PHC officials said that while they continue collecting evidence, they are evaluating potential options to seek relief “because we do feel that both we and the Chancery Court were misled, and we believe that is relevant to the current case,” said Greg May, Preston Hollow’s in-house counsel, said in a statement.

PHC could seek to reopen the Chancery Court case for the limited purpose of considering the impact of the new Citi evidence or the firm could seek to present evidence of potential “concealment” at trial in the current case.

Because some of the banks and broker-dealers like Citi are New York-based corporations, PHC has had to file motions to compel evidence to present to the Delaware Superior Court case through the New York courts. Decisions are pending. At least one firm, Jefferies, has sought to quash subpoenas. Motions are set to be heard April 28 in New York state courts.

In the defamation case, PHC seeks compensatory damages to be determined at trial, including general and special damages in an amount of no less than $100 million, and seeks punitive damages and compensation for its costs, including attorney fees.

PHC also wants what it believes to be pertinent communications between Nuveen officials and bank/broker-dealer officials on Bloomberg’s internal communications system. PHC asked the court to require Nuveen to provide consent for PHC to access all communications.

Nuveen’s counsel conducted its own review of the communications and forwarded those that it believes are pertinent to the case. Nuveen argues that to compel the release of all 7,000 communications violates privacy rules. “We've already searched it. It's the same stack of things that Nuveen has already applied search terms to,” Rachel Morse, one of Nuveen’s attorneys, told the court.

The judge ordered the two sides to negotiate a new set of search terms. If they can’t come to agreement then a special court-appointed administrator will decide the terms.

Nuveen has sought to cast its recorded comments with broker-dealers accusing PHC of predatory lending practices as opinions, some it believes to be true, and protected by the U.S. Constitution.

Dallas-based PHC first lodged its legal complaint accusing Chicago-based Nuveen of trying to choke off its access to capital and deals by threatening banks and broker-dealers with a loss of its business in February 2019. It accused Nuveen of defamation, violating state antitrust law, and unlawful business interference.

The most notable evidence came from transcripts of recorded calls between Nuveen’s John Miller and members of his team with top Wall Street broker-dealers in 2019 and 2019 during which Nuveen threatened to shun firms that continued to do business with PHC.

While the Delaware Court last April concluded Nuveen used “threats and lies” to damage PHC’s business relationships it also found the relief sought by PHC — banning Nuveen from future interference — was not available. PHC had not sought monetary damages.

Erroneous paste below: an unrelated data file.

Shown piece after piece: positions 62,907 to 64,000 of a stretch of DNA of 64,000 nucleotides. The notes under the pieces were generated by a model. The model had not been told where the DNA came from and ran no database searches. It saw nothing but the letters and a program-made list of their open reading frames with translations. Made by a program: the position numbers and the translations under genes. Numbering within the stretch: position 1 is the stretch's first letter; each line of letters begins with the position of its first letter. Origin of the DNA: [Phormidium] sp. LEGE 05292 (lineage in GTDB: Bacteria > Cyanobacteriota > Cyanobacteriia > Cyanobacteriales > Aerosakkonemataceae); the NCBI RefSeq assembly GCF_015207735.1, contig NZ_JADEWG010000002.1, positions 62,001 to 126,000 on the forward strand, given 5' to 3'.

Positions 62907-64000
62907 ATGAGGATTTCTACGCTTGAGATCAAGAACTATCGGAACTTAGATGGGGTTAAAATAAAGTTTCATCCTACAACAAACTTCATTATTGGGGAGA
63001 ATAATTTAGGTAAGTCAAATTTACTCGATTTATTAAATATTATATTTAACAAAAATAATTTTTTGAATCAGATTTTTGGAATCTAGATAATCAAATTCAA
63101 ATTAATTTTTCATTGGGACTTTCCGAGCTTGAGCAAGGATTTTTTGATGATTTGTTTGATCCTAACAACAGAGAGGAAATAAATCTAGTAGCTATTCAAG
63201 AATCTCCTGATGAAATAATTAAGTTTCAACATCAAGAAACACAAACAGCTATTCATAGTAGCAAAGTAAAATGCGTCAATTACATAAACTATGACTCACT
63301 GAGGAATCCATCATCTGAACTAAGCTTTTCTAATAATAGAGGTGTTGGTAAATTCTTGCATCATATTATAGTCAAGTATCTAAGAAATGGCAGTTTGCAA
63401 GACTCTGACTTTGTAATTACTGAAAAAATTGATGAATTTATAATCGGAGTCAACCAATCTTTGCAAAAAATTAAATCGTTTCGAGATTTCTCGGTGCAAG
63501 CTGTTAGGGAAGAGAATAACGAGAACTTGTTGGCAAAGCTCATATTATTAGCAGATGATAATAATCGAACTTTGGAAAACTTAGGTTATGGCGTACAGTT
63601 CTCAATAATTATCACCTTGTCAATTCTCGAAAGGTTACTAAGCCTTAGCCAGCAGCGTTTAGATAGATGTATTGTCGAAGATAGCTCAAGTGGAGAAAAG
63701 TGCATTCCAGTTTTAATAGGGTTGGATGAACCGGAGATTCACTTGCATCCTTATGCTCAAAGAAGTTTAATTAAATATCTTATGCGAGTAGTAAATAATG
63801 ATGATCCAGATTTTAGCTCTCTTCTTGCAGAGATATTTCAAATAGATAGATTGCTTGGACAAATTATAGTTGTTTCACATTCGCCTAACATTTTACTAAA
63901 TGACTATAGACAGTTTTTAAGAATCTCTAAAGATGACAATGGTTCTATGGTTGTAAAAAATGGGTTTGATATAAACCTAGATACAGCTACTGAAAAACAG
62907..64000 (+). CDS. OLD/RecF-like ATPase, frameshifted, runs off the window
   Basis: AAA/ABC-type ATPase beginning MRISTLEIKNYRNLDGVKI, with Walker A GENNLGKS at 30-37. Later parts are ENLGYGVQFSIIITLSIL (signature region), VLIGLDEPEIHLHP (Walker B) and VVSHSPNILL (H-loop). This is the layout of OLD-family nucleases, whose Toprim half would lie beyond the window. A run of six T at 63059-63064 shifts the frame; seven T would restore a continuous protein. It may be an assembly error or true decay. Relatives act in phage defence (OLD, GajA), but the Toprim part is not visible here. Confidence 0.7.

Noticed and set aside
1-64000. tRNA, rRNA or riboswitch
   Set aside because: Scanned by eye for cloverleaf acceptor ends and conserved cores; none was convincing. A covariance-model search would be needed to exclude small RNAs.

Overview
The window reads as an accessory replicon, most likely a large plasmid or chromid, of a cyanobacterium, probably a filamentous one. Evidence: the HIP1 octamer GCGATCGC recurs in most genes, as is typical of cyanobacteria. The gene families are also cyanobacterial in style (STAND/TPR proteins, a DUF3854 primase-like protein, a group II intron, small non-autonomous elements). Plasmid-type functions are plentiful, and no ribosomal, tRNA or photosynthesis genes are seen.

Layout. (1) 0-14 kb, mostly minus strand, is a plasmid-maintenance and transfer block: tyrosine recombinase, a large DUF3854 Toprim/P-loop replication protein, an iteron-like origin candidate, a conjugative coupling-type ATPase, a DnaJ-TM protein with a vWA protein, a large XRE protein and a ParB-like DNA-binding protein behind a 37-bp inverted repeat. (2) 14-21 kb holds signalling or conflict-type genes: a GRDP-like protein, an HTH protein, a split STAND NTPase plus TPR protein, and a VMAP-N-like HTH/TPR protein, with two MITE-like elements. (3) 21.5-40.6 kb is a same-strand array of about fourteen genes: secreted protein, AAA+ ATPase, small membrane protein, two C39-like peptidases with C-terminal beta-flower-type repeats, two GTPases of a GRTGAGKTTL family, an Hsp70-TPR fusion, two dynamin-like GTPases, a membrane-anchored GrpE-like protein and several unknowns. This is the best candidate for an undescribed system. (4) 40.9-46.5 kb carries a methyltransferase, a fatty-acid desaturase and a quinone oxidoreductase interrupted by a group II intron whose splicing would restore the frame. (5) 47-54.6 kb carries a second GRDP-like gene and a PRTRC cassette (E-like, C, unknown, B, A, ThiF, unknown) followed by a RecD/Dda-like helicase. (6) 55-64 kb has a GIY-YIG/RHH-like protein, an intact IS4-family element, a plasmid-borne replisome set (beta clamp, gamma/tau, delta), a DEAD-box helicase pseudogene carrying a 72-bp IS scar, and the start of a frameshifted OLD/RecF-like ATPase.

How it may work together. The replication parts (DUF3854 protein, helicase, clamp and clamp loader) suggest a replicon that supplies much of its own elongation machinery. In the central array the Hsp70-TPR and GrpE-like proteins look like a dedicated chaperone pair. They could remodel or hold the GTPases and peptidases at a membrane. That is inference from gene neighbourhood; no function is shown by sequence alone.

The Chancery Court had declined to rule on a count alleging antitrust violations under New York State’s Donnelly Act on legal reasons and earlier had dismissed the defamation count as such allegations require jury consideration and Chancery Court cases are decided by the judge.

PHC is a Delaware limited-liability company formed in 2014 with $2.1 billion in assets and $1.3 billion in equity capital. Nuveen is a global asset manager, with municipal bonds forming a subset of its various asset classes with fixed income assets under management of $150 billion.

During the proceedings, filings disclosed that a “governmental entity,” which could range from agencies with regulatory oversight or criminal prosecution powers, was interested in the recordings after being contacted by PHC.

When PHC filed the case in late February 2019 it cracked the window open on cutthroat competition in the high-yield municipal market with accusations sparking debate on whether strong-arm tactics break the law, broker-dealer complicity and resistance, and what constitutes pricing fairness.

PHC resurrected the antitrust claim by turning to federal court last summer filing the case in the U.S. District Court for the Southern District of New York naming Nuveen and Miller as defendants. Judge P. Kevin Castel is presiding over the case.

The original Chancery Court judge had declined to rule on the antitrust count because there were several legal questions over the application of the law and injunctive relief as Delaware has a policy against innovating in sister-states’ laws. The court had said questions remained over whether the New York court’s Donnelly Act authorized injunctive relief for a private plaintiff.

The federal lawsuit that seeks a jury trial and asks for compensatory damages. Nuveen filed a motion to dismiss in November and PHC responded in December. A decision is pending.

“PHC has not articulated a coherent relevant market or a conceivable theory of harm to competition, let alone a plausible per se illegal hub-and-spoke ‘industry-wide’ scheme to put PHC out of business,” a Nuveen attorney tells the court.

“The Court of Chancery’s findings, together with the telephone recordings quoted … and the allegations regarding the profound impact the boycott has had on Preston Hollow’s business, more than satisfy the requirements for pleading a cause of action under the antitrust laws,” PHC lawyers responded

Nuveen is represented Potter Anderson & Corroon LLP and Massey Gail LLP and also by Winston & Strawn LLP in the antitrust case.

PHC has been represented by Morris Nichols Arsht & Tunnel; Wollmuth Maher & Deutsch LLP; and Berger Harris LLP.